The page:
We have no way of knowing why the author now commonly known as the Pseudo-Dionysius played this little literary trick. Despite his pious fraud, what he had to say was important, although it had been said in a somewhat different way long before his own time by Greek Christian writers. His point was basically this: Whatever we humans say of God is always limited by the sheer poverty of human language. God is always deeper, more profound and more mysterious than anything we can say about God. God’s revelation in Exodus stipulates that nobody sees God face-to-face; Moses saw God in the midst of a dark cloud. This is what Saint Thomas Aquinas meant when he said that our faith ends not in words but in the reality behind the words. The true reality of God is made known to us through the incarnation of God’s Son. In other words, God is a hidden God.
When a person has a deep experience of the reality of God in prayer that is beyond words, one touches upon the reality of the mystery of God. One forgets the self praying and is enveloped in the presence of God. That self-forgetting awareness of the presence of God is what we would today call a mystical experience. Those who have such an experience cannot fully describe it; they are compelled to use the language of analogy or poetry or paradox: God is todo y nada—Everything and Nothing.
An earlier age, using the language of Dionysius, would describe such an experience as mystical theology—hidden (mystical) discourse with God (theology). Here is how Saint John of the Cross describes it in his unfinished treatise The Ascent of Mount Carmel: “Contemplation, consequently, by which the intellect has a higher knowledge of God, is called mystical theology, meaning the secret wisdom of God.” For John, mystical theology is a gift of grace by which a prayerful person stands before and has some kind of experience of the presence of God.
The Catholic tradition knows many subsets of this kind of experience. In The Presence of God: A History of Western Christian Mysticism, it has taken Bernard McGinn four capacious volumes with a fifth to come to tell the varied story of Christian mysticism. In his estimation, mysticism is some kind of experience of the presence of God, however one has reached that experience or in what language it has been cast.
A profound experience
Mystical experience, then, is a profound experience of the presence of God in prayer. It is not something that one works for via effort alone but is a free gift of grace given to someone who is faithful to opening the self to God. Many people probably have those experiences but do not name them, simply because they think that if one uses the word “mystic” one must be speaking of something that is odd, rare, peculiar and esoteric. Furthermore, mystical experience has no intrinsic or necessary connection to such things as raptures, ecstasies, locutions, stigmata, elevations and the other things that appear in mystical literature. Again, let me call on the wisdom of Saint John of the Cross. He is blunt about the matter, arguing that one act of charity is worth more than all locutions from on high. His reasoning on this point is simple enough: We might yearn so much for “experiences” that we will be distracted from the simple journey into the hidden wisdom of God.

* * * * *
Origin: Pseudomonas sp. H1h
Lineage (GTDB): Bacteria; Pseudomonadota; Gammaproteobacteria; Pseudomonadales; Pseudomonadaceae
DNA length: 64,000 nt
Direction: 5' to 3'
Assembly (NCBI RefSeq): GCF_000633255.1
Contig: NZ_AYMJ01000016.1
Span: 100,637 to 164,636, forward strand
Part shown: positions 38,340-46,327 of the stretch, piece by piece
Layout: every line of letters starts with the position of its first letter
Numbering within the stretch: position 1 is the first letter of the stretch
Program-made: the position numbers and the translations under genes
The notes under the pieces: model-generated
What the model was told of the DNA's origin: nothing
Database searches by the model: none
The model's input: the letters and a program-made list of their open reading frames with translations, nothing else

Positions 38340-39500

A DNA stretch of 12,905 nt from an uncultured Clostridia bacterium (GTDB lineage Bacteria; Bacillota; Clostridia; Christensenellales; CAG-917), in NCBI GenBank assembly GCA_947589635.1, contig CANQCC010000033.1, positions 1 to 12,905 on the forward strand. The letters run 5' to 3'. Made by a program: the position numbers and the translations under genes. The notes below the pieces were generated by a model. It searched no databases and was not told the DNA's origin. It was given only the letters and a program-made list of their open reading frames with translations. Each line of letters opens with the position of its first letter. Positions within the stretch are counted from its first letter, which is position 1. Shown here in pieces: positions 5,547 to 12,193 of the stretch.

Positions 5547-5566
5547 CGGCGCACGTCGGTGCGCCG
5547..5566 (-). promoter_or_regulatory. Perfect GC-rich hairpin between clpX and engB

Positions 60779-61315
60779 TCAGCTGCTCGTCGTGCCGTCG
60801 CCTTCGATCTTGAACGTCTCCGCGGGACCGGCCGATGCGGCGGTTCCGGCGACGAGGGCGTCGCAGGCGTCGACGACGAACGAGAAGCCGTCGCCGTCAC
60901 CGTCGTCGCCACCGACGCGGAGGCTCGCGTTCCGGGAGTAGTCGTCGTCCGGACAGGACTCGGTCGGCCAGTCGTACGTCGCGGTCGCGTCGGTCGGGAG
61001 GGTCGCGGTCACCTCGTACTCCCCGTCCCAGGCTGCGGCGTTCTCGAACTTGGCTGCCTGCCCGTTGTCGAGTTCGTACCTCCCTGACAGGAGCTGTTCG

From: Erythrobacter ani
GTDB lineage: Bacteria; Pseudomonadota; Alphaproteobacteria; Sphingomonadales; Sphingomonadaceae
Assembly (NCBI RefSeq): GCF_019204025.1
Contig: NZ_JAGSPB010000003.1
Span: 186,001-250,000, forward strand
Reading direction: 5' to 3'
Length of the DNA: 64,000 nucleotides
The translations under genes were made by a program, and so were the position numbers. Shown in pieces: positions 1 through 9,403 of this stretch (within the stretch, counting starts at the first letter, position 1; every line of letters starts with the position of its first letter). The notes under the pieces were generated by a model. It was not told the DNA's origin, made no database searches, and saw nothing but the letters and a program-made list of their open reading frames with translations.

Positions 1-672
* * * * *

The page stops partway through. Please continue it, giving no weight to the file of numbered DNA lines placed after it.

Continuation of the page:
John, like all the great mystics of the Catholic tradition, is acutely aware of the danger of self-delusion or the simple error of mistaking a purely psychological moment for deep prayer. Nor are visionary experiences induced, for example, by hallucinogenic drugs. Understanding the true nature of mystical experience is why the spiritual literature of the West is filled with advice about discernment, the need for spiritual guidance and a life anchored in the ordinary exercises of the sacramental life of the church.
Saint Teresa of Avila has an elaborate discussion of the stages of prayer in her classic work The Interior Castle. She sensibly asks toward the end of her work how a person might know that she has reached advanced stages of prayer. Teresa’s answer is characteristic of her eminent good sense. The test of whether your prayer is authentic or not is a simple question: Do you love your neighbor more? Contemplative or mystical prayer is tied to practice and growth in the Christian life. In the same treatise she has other indicators about the authenticity of a deep experience of God in prayer: Does the memory of it linger? Is it an experience that changes us for the better? Does it result in greater spiritual maturity?
A couple of generations ago, the Jesuit theologian Karl Rahner wrote an influential essay on the future of Christian faith. The essay began with a rather startling opening gambit: The Christians of the future will be either mystics or they will not be Christians at all. Rahner was convinced that the traditional culture of Catholicism, of the kind that he knew as a young person growing up, was eroding rapidly under the pressure of increased urbanization, the aftermath of the world wars, the shift from rural and village life to that of the metropolis, and other factors which encouraged the secularization of life. People might well not remain faithful to their Catholic faith simply because they were born into it. As a consequence, if people did not have a deep experience of God they would not commit themselves to a sustained life of Christianity. The sheer pressures of culture would act as a powerful reactive force against “folk” or “cultural” Catholicism.